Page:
Today most people are overwhelmed with information. Not only is there an enormous amount of information to read on a variety of devices, a lot of this information links to other content which takes time to fetch and users end up wasting time if the content is not relevant to them.
Wasting time is something we don't want to be doing ever and guess what ? Our bosses don't want us to do that either. They want us to share and learn but they definitely don't want us to waste time.
With that goal in mind the Socialcast team decided to embark on a mission of providing more context for links which are shared in our application. A small description, picture, title and topics it covers. This practice is not new. Other consumer portals already parse html to try and extract this information.
This is a difficult job because before HTML 5, markup was not inherently semantic.
Most of the tags in HTML were only for layout.
Being the agile team that we are we didn't want to spend a lot of time trying to handle html with tags that are not properly closed and figuring which image is the most appropriate one to render, the representative image, based on size. Too complex.
So we asked what is the best technique for capturing the relevant data in a web page. Our research brought us to the following specifications
- RDFa : http://www.w3.org/TR/rdfa-syntax
- Open Graph Protocol: http://opengraphprotocol.org/
- Microdata: See previous post http://montrics.blogspot.com/2010/10/html5-implementors-experience-with-ogp.html
- Microformats: http://microformats.org/wiki/Main_Page
- oEmbed: http://www.oembed.com/
- And we should not leave out HTML5
What do they have in common ?
All of these are specifications detailing how to add semantic data to your web pages. The specifications cover the syntax and concepts and in some cases detailed vocabulary.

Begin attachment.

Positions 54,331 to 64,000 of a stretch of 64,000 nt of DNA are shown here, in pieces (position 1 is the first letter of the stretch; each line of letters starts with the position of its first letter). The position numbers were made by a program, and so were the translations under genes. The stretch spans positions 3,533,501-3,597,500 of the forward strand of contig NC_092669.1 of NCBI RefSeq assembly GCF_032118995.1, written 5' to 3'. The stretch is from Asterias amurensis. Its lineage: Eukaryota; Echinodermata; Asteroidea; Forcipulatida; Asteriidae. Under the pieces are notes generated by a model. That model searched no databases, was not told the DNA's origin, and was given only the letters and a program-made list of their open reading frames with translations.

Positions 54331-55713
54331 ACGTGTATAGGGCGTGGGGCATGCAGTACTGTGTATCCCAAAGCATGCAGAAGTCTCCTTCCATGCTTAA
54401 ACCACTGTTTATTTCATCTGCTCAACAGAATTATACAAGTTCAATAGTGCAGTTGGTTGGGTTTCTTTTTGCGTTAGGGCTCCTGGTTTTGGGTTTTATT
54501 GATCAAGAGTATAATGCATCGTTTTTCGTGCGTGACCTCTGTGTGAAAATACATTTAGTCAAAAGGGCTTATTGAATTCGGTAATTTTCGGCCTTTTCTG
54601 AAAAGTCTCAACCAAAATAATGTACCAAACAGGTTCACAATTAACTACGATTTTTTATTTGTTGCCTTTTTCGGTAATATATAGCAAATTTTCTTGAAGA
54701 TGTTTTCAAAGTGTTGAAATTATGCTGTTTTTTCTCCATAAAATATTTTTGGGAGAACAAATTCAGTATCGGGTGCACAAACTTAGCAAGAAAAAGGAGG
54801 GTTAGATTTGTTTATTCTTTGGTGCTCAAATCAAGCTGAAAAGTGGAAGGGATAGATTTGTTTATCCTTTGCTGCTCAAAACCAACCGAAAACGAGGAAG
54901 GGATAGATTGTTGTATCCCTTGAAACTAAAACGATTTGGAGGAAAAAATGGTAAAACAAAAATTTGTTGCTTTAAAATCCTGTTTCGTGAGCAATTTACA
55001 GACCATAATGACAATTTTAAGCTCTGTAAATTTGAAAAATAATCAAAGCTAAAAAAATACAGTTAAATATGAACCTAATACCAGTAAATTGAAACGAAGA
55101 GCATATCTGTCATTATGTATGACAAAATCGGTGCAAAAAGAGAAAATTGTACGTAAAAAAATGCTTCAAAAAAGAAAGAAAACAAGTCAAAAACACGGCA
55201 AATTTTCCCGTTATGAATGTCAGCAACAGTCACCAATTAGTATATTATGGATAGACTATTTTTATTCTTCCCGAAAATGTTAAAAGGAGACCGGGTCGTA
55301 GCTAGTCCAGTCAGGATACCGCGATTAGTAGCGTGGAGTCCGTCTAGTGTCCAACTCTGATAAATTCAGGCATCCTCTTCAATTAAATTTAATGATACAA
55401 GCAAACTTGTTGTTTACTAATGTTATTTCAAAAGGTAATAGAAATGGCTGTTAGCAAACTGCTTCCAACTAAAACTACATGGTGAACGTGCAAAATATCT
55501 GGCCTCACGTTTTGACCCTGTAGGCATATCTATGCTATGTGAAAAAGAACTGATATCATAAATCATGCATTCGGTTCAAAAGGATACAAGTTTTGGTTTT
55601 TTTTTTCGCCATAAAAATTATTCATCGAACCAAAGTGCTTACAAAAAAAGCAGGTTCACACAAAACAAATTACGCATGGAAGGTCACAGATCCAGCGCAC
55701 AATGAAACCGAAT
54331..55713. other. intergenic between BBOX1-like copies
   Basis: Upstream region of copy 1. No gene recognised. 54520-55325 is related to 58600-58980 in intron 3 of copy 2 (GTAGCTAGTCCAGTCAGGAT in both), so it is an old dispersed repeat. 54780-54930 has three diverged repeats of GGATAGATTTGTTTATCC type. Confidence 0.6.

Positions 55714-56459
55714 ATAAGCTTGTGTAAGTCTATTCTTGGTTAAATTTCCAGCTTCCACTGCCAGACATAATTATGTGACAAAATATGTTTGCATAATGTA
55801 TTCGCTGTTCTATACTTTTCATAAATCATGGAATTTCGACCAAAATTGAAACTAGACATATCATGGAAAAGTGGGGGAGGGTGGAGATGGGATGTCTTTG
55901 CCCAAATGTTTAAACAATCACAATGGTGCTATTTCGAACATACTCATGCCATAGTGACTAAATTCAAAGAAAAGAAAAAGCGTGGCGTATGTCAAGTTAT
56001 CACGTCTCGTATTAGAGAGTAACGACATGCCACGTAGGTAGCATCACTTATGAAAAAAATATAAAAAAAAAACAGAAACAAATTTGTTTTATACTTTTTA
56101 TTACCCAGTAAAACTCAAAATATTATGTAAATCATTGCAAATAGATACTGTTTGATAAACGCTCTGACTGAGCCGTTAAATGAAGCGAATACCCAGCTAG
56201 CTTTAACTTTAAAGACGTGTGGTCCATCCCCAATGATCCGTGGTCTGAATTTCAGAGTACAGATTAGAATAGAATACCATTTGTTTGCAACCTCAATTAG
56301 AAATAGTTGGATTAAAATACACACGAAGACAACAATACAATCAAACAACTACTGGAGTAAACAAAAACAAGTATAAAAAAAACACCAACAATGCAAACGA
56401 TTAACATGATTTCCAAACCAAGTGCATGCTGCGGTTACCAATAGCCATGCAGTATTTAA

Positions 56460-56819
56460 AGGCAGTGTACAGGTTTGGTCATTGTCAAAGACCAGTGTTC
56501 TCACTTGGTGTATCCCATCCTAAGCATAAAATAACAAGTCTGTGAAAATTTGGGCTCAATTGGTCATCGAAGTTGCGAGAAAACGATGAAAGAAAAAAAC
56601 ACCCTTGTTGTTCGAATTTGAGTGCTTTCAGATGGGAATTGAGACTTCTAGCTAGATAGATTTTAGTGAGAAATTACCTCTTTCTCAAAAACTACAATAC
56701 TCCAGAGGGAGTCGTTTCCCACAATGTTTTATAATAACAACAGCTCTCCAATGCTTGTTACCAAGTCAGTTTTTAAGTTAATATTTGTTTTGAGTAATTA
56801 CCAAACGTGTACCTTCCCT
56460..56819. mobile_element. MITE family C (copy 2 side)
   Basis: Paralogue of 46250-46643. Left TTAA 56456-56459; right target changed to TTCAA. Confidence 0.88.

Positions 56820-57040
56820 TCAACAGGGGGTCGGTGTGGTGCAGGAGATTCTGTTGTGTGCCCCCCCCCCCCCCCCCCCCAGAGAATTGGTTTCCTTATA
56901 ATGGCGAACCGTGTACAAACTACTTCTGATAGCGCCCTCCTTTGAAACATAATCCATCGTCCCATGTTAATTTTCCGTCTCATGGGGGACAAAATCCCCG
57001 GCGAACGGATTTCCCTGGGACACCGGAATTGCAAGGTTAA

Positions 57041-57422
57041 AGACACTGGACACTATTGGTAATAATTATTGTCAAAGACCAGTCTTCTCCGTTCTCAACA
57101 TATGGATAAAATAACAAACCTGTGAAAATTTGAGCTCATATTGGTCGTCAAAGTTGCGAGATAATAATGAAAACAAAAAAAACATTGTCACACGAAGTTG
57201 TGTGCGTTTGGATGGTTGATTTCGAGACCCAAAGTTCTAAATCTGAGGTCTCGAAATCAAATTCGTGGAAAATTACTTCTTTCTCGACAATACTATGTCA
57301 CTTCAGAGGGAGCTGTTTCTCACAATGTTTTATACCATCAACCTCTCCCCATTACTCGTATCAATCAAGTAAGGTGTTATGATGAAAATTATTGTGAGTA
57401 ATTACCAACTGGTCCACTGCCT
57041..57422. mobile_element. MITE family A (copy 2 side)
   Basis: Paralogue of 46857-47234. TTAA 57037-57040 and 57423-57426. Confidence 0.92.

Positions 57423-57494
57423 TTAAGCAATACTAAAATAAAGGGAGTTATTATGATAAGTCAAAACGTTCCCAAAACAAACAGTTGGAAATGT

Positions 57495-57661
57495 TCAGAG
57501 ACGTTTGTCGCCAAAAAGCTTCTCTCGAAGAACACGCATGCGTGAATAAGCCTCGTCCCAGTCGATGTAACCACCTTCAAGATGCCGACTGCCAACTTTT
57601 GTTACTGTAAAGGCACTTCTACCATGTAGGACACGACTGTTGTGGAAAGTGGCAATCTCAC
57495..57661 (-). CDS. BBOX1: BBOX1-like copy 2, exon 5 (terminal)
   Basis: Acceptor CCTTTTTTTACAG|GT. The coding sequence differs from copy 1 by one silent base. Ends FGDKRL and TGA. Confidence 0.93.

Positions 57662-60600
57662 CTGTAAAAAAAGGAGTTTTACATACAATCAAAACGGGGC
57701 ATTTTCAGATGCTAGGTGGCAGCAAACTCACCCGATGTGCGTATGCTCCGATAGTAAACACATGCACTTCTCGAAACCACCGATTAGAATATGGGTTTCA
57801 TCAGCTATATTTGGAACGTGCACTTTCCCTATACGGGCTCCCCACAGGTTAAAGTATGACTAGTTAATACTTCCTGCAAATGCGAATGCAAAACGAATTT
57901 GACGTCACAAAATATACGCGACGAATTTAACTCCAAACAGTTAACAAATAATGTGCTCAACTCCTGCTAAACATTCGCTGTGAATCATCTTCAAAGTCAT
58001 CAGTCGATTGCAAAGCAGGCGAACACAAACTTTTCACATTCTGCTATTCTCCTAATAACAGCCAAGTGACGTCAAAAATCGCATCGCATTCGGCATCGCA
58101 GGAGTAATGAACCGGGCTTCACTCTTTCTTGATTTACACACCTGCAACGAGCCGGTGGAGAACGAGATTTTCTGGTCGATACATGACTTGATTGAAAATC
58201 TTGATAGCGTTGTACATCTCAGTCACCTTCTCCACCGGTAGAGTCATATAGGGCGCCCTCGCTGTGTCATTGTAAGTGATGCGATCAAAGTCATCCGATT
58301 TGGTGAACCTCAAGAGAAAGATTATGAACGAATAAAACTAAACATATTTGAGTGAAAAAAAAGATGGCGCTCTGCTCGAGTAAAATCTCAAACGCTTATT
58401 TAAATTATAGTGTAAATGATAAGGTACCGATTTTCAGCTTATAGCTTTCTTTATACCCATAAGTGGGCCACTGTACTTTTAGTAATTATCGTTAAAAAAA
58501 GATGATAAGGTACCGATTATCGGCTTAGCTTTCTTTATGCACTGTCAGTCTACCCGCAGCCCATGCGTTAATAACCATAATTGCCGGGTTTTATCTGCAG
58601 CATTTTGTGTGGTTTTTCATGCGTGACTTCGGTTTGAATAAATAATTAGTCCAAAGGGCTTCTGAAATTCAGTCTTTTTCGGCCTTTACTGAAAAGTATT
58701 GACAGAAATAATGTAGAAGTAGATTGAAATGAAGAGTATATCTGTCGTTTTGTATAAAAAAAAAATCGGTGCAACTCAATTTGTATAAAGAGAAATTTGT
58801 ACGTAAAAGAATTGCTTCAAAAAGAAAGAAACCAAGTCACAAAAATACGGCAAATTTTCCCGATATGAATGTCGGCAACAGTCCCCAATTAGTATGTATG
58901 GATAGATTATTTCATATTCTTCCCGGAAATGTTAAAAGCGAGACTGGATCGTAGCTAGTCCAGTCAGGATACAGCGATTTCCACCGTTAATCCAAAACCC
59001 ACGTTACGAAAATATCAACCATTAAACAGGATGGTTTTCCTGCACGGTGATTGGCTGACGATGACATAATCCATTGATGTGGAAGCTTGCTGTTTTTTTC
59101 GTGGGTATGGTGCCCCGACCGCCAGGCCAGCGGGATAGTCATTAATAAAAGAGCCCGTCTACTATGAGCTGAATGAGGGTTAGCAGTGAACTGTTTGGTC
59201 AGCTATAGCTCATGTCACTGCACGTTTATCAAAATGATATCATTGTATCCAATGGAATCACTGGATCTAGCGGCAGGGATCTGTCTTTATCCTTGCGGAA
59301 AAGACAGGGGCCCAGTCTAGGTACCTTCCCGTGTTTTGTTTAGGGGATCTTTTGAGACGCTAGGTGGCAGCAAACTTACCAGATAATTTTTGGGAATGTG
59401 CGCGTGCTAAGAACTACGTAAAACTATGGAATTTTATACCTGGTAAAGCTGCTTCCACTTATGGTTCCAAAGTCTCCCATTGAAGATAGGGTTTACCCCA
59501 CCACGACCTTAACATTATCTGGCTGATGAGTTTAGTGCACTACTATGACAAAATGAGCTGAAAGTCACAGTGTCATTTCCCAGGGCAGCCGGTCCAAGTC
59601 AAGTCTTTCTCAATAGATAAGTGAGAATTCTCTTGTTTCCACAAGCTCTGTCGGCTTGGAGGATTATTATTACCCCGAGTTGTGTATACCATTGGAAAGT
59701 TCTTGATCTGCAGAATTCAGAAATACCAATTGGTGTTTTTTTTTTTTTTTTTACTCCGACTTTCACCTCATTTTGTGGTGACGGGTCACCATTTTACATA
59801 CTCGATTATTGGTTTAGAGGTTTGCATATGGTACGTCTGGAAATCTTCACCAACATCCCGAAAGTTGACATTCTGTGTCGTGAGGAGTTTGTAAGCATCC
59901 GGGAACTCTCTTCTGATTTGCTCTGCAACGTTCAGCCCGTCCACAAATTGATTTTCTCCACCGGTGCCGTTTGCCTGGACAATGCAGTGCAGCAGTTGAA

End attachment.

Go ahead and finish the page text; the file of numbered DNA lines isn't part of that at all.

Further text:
How many objects can you read out of an html page ?
- RDFa : As many as you want. You can create new vocabularies and not only describe objects but also entire sentences with subject predicate and object. It also allows cross referencing objects
- Microformats: All the ones which map to a specific microformat.
- Open Graph Protocol : One main object with some predefined relations. The object can have a variety of types specified by Facebook.
- oEmbed one specified via
link rel="alternate" type="text/xml+oembed"
- Microdata: As many as you want and does not enforce global uniqueness or the use of namespaces for types. Objects can be defined adhoc.
What is needed to use ?
- RDFa: http://www.w3.org/MarkUp/DTD/xhtml-rdfa-1.dtd in XHtml doctype
- Microformats: Nothing
- Open Graph Protocol: Nothing but it should be same as RDFa
- oEmbed: Another document. So performing a separate http request.
- Microdata: HTML 5 doctype but doesn't break anything in practice
Initially we just wanted to extract a single object and decided to use the Open Graph Protocol. It provides a short set of rules which on one hand is great because the code to parse it is very short but on the other hand its not flexible enough as described in my earlier post where there are issues working in existing closed source Business Systems.
This is why we turned to Microdata. We have posted on our wiki a lot of details on how the parsing works. How to extend it and we have built the ability for other vocabularies to be used like Activity Streams or even the oEmbed vocabulary can be used.
So what do the users get in return ?
- Distributed discussions through out their eco system
- Good sources of material curated by people they trust, their colleagues.
- Rapid deployment
- Easy to add to business systems